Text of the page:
In the 1980s, Darryl Wong was a successful quarterback (Dartmouth) in college football.
    He was a late cut in training camp of the San Francisco 49ers. Rather than spend
    years chasing a dream of the NFL, he went to medical school and became a doctor.
    (Will that be the next career move for Tim Tebow?)
  12. Zugzwang
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    09 Nov '16 02:321 edit
    Originally posted by mchill
    Yes, we know. Once again, the white man is the enemy!😠😠😠
    Mchill keeps showing that he's a racist troll (one of many at RHP).

    "If HRC [Hillary Rodham Clinton] wins [the election] she will appoint her Filipino (sic) maid to head the CIA.
    She already has the access to all the secrets anyway. No need to train her."
    --Mike Huckabee (8 November 2016, a Republican former governor of Arkansas)

    Do any white men here notice anything racist about Mike Huckabee's comment?
    Would they notice anything racist if he had referred to an African American maid?
    Mike Huckabee's kind of casual anti-Asian racism is hardly ever criticized in US politics.
  13. Standard membervivify
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    09 Nov '16 03:07
    Originally posted by Duchess64
    Would Vivify condemn African Americans for daring to cite the existence of slavery?
    Surely, the United States before 1866 was very different from the United States in 2016 (150 years later).

    Vivify apparently objects to 'blackface', but he shows no concern about 'yellowface'.

    http://en.wikipedia.org/wiki/Examples_of_yellowface

    I note that 'yellow ...[text shortened]... sian voices), to
    embrace the 'double standard' between anti-black racism and anti-Asian racism.
    You clearly know nothing about U.S. sports.

    Sports teams only care about making money, not the race/religion of a player. If a player has the talent to win (and therefore profit off of), race is not a factor.
    Jeremy Lin became an overnight sensation just by playing well. This couldn't have happened in any sport in any major U.S. sport in 1942.
  14. Zugzwang
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    09 Nov '16 03:30
    Originally posted by vivify
    You clearly know nothing about U.S. sports.

    Sports teams only care about making money, not the race/religion of a player. If a player has the talent to win (and therefore profit off of), race is not a factor.
    Jeremy Lin became an overnight sensation just by playing well. This couldn't have happened in any sport in any major U.S. sport in 1942.
    The arrogant troll Vivify prefers to ignore my major points and set up a 'strawman'.

    First of all, I note that most of the major professional sports (with major league baseball
    being the most notable exception) hardly existed before 1942 in the USA.

    "Jeremy Lin became an overnight sensation just by playing well."
    --Vivify

    That disingenuous comment leaves out much of the real story. In fact, Jeremy Lin
    (an undrafted player) was close to getting cut by the New York Knicks. His coach,
    Mike D'Antoni, was close to getting fired (he would get fired later that season) because
    his team was doing so poorly. The team also was beset by injuries, including to its
    star player Carmelo Anthony. Jeremy Lin had hardly played at all during the season.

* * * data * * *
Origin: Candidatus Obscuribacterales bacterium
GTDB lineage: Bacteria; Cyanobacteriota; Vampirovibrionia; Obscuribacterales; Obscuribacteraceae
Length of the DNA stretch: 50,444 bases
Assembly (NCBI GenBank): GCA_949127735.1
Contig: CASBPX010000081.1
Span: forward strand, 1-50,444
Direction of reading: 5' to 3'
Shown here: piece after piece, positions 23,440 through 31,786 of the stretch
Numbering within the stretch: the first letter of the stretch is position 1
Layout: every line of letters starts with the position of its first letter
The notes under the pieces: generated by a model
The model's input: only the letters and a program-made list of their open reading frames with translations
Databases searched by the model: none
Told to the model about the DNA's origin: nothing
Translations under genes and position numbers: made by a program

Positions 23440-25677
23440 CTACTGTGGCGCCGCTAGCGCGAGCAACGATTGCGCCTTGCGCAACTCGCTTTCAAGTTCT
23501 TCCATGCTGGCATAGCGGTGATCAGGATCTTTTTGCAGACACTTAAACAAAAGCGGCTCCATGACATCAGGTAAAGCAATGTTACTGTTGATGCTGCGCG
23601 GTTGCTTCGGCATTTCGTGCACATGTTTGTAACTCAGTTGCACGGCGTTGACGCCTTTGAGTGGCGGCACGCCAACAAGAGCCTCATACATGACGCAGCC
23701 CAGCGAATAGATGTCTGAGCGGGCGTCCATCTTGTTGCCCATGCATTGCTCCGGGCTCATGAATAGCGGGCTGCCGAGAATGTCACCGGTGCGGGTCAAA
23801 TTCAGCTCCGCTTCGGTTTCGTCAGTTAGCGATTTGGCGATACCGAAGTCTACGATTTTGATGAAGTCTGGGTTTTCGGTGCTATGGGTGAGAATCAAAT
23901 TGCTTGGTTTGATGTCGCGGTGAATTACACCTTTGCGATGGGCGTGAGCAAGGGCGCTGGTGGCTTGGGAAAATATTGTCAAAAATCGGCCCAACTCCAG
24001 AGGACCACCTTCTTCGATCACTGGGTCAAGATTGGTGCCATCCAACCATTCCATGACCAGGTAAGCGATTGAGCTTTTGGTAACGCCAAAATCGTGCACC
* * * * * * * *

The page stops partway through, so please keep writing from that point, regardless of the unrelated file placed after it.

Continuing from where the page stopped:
So, with nothing left to lose, the desperate coach gave Jeremy Lin a chance to play.
    It probably would have been his first and last chance to prove that he could be an NBA player.
    It was like, in baseball, going to bat knowing one already had two strikes called.
    Jeremy Lin made the most of his only opportunity. He himself has said that he has
    experienced persistent prejudice at every level of basketball--high school, college, and professional.

    Even so, there remained--to this day--widespread disbelief among (often racist) fans
    as well as 'experts' that Jeremy Lin *really* can play in the NBA. His coaches for his
    next two teams, Houston Rockets (McHale) and Los Angeles Lakers (Scott), showed
    little or no confidence in Jeremy Lin. It's not until that he found coaches who showed
    some confidence (in Charlotte) or much confidence (now in Brooklyn) that Jeremy Lin
    was able to enjoy playing professional basketball again.
  15. Standard membervivify
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    09 Nov '16 03:401 edit
    Originally posted by Duchess64
    The arrogant troll Vivify prefers to ignore my major points and set up a 'strawman'.

    First of all, I note that most of the major professional sports (with major league baseball
    being the most notable exception) hardly existed before 1942 in the USA.

    "Jeremy Lin became an overnight sensation just by playing well."
    --Vivify

    That disingenuous com ...[text shortened]... ence (now in Brooklyn) that Jeremy Lin
    was able to enjoy playing professional basketball again.
    Duchess, you've lost an insane amount of debates to me; so much so, that even you stopped disputing this, because I was constantly throwing my victories in your face whenever you became haughty. I'd suggest you employ some humility, before you (yet again), lose another debate, while displaying a screaming fit like you always do when you lose.

    "First of all, I note that most of the major professional sports (with major league baseball
    being the most notable exception) hardly existed before 1942 in the USA."

    Hence, part of the reason why referencing U.S. sports from back then makes your argument severely flawed.

    See how easy this for me, Duchess? Does this bring back old memories?